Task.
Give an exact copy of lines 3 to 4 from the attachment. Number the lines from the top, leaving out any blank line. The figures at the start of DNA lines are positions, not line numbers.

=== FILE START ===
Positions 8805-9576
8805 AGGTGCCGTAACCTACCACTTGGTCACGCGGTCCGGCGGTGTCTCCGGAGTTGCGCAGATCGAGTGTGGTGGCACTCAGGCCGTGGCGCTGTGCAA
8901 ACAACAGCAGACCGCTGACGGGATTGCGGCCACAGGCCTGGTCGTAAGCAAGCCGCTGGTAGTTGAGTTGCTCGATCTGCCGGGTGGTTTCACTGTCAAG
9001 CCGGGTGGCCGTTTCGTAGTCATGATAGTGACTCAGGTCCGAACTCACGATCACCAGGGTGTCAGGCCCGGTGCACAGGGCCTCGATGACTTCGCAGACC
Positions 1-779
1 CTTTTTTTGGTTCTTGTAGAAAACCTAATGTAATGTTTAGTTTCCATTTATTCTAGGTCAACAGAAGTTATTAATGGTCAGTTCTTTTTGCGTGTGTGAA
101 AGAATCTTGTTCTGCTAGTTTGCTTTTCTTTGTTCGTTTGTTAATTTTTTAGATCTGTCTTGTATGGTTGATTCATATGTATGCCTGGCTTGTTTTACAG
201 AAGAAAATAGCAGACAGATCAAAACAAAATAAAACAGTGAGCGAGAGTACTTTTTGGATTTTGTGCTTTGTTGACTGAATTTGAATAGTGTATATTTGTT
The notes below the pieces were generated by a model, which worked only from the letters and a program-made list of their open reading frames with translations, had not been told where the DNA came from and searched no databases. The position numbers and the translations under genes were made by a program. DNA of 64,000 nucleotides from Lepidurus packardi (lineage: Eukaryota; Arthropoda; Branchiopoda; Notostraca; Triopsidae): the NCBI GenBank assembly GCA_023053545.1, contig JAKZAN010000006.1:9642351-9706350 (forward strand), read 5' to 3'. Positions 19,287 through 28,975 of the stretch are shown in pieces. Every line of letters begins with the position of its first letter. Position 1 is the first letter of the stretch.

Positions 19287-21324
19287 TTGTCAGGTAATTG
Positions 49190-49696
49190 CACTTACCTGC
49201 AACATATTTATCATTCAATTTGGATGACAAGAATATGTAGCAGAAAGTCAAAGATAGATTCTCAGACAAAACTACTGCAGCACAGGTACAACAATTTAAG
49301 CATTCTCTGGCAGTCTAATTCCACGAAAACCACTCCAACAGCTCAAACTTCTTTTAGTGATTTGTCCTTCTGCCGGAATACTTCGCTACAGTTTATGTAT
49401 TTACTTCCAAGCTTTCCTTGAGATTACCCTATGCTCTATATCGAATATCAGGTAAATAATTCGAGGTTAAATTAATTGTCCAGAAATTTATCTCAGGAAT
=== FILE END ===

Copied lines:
8901 ACAACAGCAGACCGCTGACGGGATTGCGGCCACAGGCCTGGTCGTAAGCAAGCCGCTGGTAGTTGAGTTGCTCGATCTGCCGGGTGGTTTCACTGTCAAG
9001 CCGGGTGGCCGTTTCGTAGTCATGATAGTGACTCAGGTCCGAACTCACGATCACCAGGGTGTCAGGCCCGGTGCACAGGGCCTCGATGACTTCGCAGACC